At the time of the British withdrawal, 565 princely states were officially recognised in the Indian subcontinent, apart from thousands of taluqars, zamindaris and jagirs. In 1947, princely states numbering 555 covered 48% of area of pre-Independent India and constituted 28% of its population.
The most important states had their own British Political Residencies:
Hyderabad, Mysore and Travancore in the South followed by Jammu & Kashmir and Sikkim in the Himalayas, and Indore in Central India. Gun-salutes were often given for personal distinctions of the ruler rather than the importance of the state and varied from time to time. The most prominent among those – roughly a quarter of the total – had the status of a salute state, one whose ruler was honoured by receiving a set number of gun salutes on ceremonial occasions, ranging from nine to 21. Rulers of salute states entitled to a gun salute of eleven guns and above received from the British the style of His/Her Highness; while the Nizam of Hyderabad had the unique style of His Exalted Highness.
The princely states varied greatly in status, size, and wealth; the premier 21-gun salute states of Hyderabad and Jammu and Kashmir were each over 200,000 km2 in size, or slightly larger than the whole of Great Britain. In 1941, Hyderabad had a population of over 16 million,, while Jammu and Kashmir had a population of slightly over 4 million,
comparable to that of Switzerland. At the other end of the scale, the non-salute principality of Lawa covered an area of 49 km2 with a population of just below 3,000. Some two hundred of the lesser states had an area of less than 25 km2 (10 mi2). At the time of Indian independence in 1947, Hyderabad had annual revenues of over Rs. 9 crore (roughly £6.75 million/$27.2 million in 1947 values, approximately £240 million/$290 million in 2014 values), and its own army, airline, telecommunication system, railway, postal system, currency, radio service and a major public university; the tiny state of Lawa had annual revenues of just Rs. 28,000 (£2100/$8463 in 1947 values, £73,360/$89,040 in 2014 values).[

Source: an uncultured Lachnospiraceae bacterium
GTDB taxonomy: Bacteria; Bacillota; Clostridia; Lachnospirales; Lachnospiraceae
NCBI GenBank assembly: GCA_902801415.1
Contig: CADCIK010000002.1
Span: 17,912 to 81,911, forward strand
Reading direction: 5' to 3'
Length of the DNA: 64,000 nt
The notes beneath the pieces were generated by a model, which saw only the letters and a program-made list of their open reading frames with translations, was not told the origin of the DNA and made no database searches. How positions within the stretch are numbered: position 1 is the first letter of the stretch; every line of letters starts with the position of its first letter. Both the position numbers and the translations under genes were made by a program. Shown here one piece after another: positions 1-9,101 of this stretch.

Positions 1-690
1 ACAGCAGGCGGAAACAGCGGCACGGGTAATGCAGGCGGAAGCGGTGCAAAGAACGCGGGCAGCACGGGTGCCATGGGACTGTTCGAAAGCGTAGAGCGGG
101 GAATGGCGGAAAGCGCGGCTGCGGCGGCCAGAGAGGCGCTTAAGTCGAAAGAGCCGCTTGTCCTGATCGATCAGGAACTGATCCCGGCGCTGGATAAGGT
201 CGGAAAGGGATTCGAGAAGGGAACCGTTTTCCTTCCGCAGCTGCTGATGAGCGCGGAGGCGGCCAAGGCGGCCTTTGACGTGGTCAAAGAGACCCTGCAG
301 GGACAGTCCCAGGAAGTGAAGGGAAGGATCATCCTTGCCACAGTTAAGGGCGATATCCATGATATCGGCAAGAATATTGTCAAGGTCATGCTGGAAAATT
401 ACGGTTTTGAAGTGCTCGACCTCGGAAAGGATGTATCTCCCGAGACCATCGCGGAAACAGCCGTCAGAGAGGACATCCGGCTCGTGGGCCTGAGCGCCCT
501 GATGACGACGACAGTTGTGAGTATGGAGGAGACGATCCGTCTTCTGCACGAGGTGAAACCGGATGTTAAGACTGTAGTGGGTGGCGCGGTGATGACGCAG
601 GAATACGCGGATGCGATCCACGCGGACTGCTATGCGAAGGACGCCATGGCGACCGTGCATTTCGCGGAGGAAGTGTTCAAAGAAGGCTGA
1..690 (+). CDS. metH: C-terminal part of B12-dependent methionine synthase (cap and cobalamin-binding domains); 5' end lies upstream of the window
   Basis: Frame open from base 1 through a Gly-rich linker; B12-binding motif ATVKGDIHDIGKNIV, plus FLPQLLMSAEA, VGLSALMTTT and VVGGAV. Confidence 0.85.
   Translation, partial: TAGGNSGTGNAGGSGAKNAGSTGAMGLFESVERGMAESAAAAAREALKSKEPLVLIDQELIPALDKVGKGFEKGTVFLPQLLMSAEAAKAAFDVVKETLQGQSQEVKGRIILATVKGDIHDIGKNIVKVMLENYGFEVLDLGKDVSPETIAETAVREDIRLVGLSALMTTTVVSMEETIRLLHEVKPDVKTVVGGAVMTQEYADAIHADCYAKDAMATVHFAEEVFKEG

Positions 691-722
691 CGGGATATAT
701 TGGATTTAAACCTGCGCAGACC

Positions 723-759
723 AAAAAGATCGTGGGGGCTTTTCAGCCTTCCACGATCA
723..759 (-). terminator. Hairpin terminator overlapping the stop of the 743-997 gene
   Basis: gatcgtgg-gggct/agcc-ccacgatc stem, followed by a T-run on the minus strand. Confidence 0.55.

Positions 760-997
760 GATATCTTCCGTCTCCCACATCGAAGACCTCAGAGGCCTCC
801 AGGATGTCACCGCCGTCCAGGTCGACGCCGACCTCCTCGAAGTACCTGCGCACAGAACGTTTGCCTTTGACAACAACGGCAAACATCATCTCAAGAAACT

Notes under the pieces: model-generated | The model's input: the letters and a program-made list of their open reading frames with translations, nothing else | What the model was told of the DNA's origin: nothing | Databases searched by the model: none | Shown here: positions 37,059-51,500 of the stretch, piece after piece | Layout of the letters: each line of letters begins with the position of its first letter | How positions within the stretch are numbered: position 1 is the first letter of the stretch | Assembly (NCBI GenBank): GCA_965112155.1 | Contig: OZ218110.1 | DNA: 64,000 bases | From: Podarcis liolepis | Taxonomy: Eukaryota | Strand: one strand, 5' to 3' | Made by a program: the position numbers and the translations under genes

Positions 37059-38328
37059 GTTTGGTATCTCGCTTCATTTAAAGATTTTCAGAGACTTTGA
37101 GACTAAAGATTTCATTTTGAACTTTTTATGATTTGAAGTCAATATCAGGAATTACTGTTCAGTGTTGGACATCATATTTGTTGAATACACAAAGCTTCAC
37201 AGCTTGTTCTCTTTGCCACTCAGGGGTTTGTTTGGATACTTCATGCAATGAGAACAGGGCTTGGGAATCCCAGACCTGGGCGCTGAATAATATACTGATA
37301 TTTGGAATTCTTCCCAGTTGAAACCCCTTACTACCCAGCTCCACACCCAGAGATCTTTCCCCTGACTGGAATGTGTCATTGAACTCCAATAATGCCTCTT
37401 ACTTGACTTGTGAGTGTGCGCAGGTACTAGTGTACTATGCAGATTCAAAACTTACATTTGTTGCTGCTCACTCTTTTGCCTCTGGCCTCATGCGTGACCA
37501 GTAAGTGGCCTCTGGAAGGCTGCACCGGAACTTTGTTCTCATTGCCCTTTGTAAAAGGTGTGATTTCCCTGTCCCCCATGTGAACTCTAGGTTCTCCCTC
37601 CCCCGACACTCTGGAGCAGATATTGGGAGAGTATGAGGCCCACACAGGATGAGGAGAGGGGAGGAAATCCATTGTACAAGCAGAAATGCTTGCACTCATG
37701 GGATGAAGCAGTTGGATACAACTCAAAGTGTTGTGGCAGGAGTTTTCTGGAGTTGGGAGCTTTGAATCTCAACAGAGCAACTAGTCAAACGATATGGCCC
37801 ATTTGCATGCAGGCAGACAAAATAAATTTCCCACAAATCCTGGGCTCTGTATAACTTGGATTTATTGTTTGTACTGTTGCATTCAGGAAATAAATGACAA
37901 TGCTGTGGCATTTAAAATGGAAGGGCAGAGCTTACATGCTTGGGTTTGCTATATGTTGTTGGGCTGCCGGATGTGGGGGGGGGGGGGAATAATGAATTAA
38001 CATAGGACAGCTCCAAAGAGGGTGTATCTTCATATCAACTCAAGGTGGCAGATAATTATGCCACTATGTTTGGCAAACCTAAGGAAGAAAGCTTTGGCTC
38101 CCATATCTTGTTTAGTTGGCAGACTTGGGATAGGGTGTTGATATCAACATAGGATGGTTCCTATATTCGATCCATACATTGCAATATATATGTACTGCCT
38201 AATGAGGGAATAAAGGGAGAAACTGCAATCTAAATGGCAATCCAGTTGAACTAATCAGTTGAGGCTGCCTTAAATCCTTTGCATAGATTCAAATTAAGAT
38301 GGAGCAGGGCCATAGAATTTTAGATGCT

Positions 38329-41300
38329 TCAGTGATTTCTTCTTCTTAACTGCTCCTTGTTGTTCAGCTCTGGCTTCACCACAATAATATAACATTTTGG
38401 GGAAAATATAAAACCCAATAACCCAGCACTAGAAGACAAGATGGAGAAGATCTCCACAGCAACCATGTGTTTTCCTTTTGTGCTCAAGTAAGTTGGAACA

The era of the princely states effectively ended with Indian independence in 1947. By 1950, almost all of the principalities had acceded to either India or Pakistan. The accession process was largely peaceful, except in the cases of Jammu and Kashmir (whose ruler opted for independence but decided to accede to India following an invasion by Pakistan-based forces), Hyderabad (whose ruler opted for total independence in 1947, followed a year later by the police action and annexation of the state by India), Junagadh (whose ruler acceded to Pakistan, but was annexed by India). and Kalat (whose ruler opted for independence in 1947, followed in 1948 by the state’s annexation
These islands in the east of Papua New Guinea saw its first European visitor Pedro de Queiros of Portugal in 1606 followed by the Frenchman Louis de Bougainville in 1768.
New Hebrides, named for the Hebrides Scottish archipelago, was the colonial name for the island group in the South Pacific Ocean that now is the nation of Vanuatu. Native people had inhabited the islands for three thousand years before the first Europeans arrived in 1606 from a Spanish expedition led by Pedro Fernandes de Queirós. The islands were colonized by both the British and French in the 18th century, shortly after Captain James Cook visited the islands.
The two countries eventually signed an agreement making the islands an Anglo-French condominium, which divided the New Hebrides into two separate communities: one Anglophone and one Francophone. This divide continues even after independence, with schools teaching in either one language or the other, and with different political parties. The condominium lasted from 1906 until 1980, when the New Hebrides gained their independence as Vanuatu.